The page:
It's me, Elo - remember, the person who is about 8 weeks late on posting updates? Well, let me grab my time machine and tell you about week 5 & 6.
Week five started with an excitement overflow as we reached mainland and could finally step outside the van again without turning into Olaf. Don't get me wrong, warm weather is always nice. But when living in such a small, confined space, it makes a huge difference to be able to live outside. Unfold the table, cook, eat, do dishes, dance a little macarena - it's all more complicated inside 80 square foot.
However the excitement wave progressively faded when the tiredness caught up on us. Being on the road is amazing, every day you wake up somewhere new, drive to incredible places, make incredible memories and continue the adventure on to the next day. But keeping up that rhythm is also incredibly energy demanding.
Living in a van means looking for night spots ev-er-y night. Preferably a nice one. And as effortless as it may look on our pictures, waking up with an ocean view probably required an hour of driving around at night looking for it. That being at the end of the day, usually after having used up all day light for exploring, we would already be very tired and hungry. Yet we had to keep driving on the hunt for a place to park.
A few week practice and we've had the hunting technique down: co-pilot on google maps, driver's eyes wide open, both on the look out for any little side roads, overlooks, pull overs, beaches, public land, etc. When on to a good catch, the next step would be locating our own predators trap - the no overnight parking signs. If no traps at sight, all left to do would be to analyse the surrounding for safety and general scouting.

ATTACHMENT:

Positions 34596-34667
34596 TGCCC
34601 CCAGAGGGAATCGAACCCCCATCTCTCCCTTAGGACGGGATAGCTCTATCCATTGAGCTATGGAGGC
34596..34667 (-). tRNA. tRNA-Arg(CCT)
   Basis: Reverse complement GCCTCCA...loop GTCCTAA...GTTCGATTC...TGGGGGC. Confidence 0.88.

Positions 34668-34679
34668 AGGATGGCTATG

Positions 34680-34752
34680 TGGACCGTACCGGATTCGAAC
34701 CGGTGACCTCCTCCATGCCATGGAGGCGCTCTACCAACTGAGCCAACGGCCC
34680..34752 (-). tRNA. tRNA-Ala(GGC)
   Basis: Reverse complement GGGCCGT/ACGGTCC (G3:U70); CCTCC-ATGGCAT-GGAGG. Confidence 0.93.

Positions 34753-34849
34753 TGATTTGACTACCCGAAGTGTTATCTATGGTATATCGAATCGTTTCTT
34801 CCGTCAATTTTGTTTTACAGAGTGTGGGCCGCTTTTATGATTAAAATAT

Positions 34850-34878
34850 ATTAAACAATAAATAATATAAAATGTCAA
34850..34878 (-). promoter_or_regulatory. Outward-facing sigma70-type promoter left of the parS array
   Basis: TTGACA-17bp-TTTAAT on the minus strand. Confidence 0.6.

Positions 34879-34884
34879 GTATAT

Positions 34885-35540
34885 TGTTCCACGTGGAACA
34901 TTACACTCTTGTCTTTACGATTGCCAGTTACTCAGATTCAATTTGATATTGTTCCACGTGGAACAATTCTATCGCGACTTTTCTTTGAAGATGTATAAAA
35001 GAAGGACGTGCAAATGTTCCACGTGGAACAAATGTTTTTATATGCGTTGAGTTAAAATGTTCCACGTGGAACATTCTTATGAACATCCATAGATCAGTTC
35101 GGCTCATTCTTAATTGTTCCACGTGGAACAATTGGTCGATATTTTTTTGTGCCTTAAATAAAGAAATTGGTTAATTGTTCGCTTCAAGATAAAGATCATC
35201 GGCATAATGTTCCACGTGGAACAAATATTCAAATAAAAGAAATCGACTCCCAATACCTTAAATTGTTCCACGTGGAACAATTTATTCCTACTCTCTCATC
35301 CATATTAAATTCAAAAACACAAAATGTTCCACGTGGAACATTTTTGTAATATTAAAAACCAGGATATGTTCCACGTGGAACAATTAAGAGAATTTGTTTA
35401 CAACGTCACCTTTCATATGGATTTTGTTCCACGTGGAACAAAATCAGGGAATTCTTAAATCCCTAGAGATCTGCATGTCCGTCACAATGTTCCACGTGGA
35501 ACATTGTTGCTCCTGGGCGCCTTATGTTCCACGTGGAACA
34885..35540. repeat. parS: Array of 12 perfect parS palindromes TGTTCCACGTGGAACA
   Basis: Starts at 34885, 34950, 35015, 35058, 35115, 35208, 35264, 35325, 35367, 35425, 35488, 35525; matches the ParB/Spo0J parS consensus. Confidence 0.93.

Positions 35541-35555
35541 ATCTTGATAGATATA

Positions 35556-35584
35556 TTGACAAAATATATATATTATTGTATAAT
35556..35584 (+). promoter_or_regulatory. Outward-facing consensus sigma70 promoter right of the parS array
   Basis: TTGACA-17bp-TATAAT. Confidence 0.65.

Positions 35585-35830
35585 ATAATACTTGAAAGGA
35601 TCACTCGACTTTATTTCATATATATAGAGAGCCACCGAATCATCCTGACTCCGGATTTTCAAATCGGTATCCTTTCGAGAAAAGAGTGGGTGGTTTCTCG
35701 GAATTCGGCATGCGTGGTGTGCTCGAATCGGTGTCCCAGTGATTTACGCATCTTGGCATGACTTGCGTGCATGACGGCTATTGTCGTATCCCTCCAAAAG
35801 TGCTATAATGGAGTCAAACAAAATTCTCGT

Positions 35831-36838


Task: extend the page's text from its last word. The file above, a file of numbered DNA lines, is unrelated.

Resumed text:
More than night spot hunting, living in a van also means being aware of your basic survival needs: where to find drinkable water, where and what to eat, where to shower, where to do dishes, laundry, where to find fuel - ok maybe not all part of our genetic needs. But still, all of these are daily worries when on the road. Now couple that with very little quality sleep - and abracadabra you get two exhausted little birds.
So we took a break in Saint Anne, Quebec. Got a motel room and did nothing for a day. You'd actually be amazed how doing nothing, can feel so amazing after being continuously active.
After fuelling up on energy (and fuel), we continued on to the Gaspésie National Park (where we saw that lovely moose!), crossed the St Lawrence River, visited the lovely town of Tadoussac and started driving inlands to Saguenay. That's where we had our first uncomfortable van life experience. As we were just falling asleep on a river shore rest area, five inebriated guys started showing interest to our van (I know it's the coolest, most badass van ever, but guys, privacy!). They tried opening doors, which thankfully were locked, shone light inside - which triggered an immense amusement and thrill to their game. Us, on the other side, not so amused, terrified and half asleep, did not have the reflex to drive off. Their festivity rose to another level when they tried to take air out of our tires. Eventually they found a more interesting occupation and left us alone. But even after driving away to another spot, that night, neither of us could fall back asleep.
To sum up, week five was a roller coster of emotions - first excited, then tired, then frightened. We felt like we needed a another, longer break, so we decided to drive up to Michigan, where Kevin's relative were living. We spend all of week six there, which was absolutely unplanned and made the trip take another direction (no pun intended). I'll tell you more about it in the next chapter.
As a final note I have to say that I had being going back and forth on wether to detail week five on here or not. But I feel like the truth always wins. Even if it doesn't look as dreamy and perfect as the video. Or maybe that's exactly why I write these articles: to balance it out, telling you about real life moments.